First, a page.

10 biggest JS pitfalls

Brendan Eich brendan at mozilla.com
Sun Dec 30 14:57:15 PST 2012


Axel Rauschmayer wrote:
>> You did not include variants of
>>
>> var i, a=[];
>> for (i=0; i < 10; i++) {
>>   a.push(print(i));
>> }
>> print(a[3]);  /* output is 9 */
>>
>> in your list.  I see related bugs on a regular basis.
>
> That would be (7). The above should work. The problem only exists with 
> functions (or rather, closures):
>     var result = [];
>     for (var i=0; i < 5; i++) {
>         result.push(function () { return i });
>     }
>     console.log(result[3]()); // 5 (not 3!)
> Code for adding event handlers via a loop is often similar. Either 
> for-of or Array.prototype.forEach() help.

You don't mean for-of, you mean for (let i...) in any form. We want all 
for-let forms to make fresh let bindings per iteration. That's what your 
resolution for (7) should say, and ES6 does indeed aim to do this.

>> We can work around it by changing the constructor:
>> function A() {
>>   this.a = 123;
>>   this.p = this.p.bind(this);
>> }
>>
>> but of course now we are over-allocating for no good reason IMO.  
>> Very frustrating.
>
> Yes, that’s (9c). I would love for JS to make the distinction between 
> reading a property and invoking a function.

If you "fix" this by making extraction of a function value from a 
property auto-bind, which will have the same overhead under the hood 
that Wes cites in his explicit bind-based version.

If you let the function be extracted with unbound |this|, then you'll 
have bugs where it is called on the wrong |this| (undefined, let's hope).

You can't have it both ways. In particular, auto-bind on extract costs 
(even moreso if there's a memo under the hood to reuse the same single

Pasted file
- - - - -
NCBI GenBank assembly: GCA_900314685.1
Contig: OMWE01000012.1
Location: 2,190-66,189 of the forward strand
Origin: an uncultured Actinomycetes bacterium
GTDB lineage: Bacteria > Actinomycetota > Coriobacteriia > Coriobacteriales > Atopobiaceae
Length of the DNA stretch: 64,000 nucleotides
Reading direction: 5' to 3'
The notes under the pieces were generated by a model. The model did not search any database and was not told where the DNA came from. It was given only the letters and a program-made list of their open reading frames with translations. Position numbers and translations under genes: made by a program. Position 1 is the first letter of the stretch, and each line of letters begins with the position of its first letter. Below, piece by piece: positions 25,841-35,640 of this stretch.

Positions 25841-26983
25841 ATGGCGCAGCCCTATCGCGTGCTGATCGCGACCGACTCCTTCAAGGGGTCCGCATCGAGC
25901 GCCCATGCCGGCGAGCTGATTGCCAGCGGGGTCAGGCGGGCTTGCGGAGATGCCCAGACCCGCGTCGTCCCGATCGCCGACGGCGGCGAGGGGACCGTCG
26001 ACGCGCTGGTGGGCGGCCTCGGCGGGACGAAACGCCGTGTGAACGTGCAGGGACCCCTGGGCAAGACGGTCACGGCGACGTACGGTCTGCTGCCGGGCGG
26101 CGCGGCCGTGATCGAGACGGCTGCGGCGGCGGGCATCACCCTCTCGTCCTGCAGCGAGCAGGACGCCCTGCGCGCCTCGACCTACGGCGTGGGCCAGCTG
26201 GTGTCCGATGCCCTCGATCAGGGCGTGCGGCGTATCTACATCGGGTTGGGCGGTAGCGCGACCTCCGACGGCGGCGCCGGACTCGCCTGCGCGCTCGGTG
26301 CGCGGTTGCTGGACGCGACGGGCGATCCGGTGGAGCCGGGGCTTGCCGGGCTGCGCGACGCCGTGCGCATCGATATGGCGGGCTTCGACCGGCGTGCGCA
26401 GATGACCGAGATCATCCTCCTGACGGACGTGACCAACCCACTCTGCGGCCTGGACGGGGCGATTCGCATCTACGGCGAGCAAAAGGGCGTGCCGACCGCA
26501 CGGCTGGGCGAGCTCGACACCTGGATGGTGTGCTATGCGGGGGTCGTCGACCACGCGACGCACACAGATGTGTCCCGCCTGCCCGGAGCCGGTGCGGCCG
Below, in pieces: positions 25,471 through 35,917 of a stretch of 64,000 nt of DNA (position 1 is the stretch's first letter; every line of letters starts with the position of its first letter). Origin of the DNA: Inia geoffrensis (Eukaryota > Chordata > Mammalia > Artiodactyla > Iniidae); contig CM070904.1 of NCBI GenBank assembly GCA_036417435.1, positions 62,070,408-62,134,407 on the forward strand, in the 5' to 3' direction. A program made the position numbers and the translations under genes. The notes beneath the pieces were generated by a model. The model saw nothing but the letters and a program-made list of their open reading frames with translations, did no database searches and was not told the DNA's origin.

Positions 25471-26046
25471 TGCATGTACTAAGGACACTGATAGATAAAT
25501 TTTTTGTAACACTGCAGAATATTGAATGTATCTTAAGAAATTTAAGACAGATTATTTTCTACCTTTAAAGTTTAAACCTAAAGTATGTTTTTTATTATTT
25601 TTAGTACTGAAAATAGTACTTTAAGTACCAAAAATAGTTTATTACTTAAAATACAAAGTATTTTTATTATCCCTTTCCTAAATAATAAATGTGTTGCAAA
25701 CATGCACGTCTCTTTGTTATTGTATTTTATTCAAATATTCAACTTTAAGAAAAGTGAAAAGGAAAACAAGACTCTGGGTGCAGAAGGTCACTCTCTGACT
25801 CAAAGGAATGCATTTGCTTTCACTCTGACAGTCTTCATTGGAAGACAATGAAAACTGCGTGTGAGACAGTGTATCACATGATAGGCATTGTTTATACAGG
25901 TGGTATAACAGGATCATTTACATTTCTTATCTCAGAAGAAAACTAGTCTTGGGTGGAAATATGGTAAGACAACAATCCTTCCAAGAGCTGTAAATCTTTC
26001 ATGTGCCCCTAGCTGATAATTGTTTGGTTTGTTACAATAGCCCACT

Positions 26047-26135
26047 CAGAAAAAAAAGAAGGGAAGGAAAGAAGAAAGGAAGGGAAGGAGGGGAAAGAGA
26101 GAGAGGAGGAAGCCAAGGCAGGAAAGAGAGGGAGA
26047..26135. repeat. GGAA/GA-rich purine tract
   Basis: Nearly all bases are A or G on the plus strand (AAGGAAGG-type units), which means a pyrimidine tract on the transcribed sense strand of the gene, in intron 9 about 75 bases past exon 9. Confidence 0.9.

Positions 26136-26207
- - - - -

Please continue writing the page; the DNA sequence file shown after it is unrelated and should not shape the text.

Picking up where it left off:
bound method -- which is mutable so would make a side channel).

JS is functional first, not OOP first. APIs that want methods to be 
extractable as bound to the object from which they were extracted must 
do extra work, which can be self-hosted via getters for specific 
methods, or a general proxy.

> Then one could automatically bind if a method is read. But that 
> doesn’t seem to be in the cards.

Wes cited the cost of the allocation in the constructor, but it can be 
deferred without requiring the language to automate binding (which would 
seem to require new special forms for declaring "methods").

If the allocation on construct is the issue, use the tools at hand to 
fix it, I say. Wes?

>> #3 on your list is entertaining, I have been told that == is faster 
>> than === in at least one implementation, because that's what 
>> sunspider tests.
>
> http://jsperf.com/equ-vs-strict-equ
>
> It seems that strict equals is usually faster.

Should be, but they'll probably end up the same in any hot code that 
cares, in all optimizing VMs in 2014. :-P

/be


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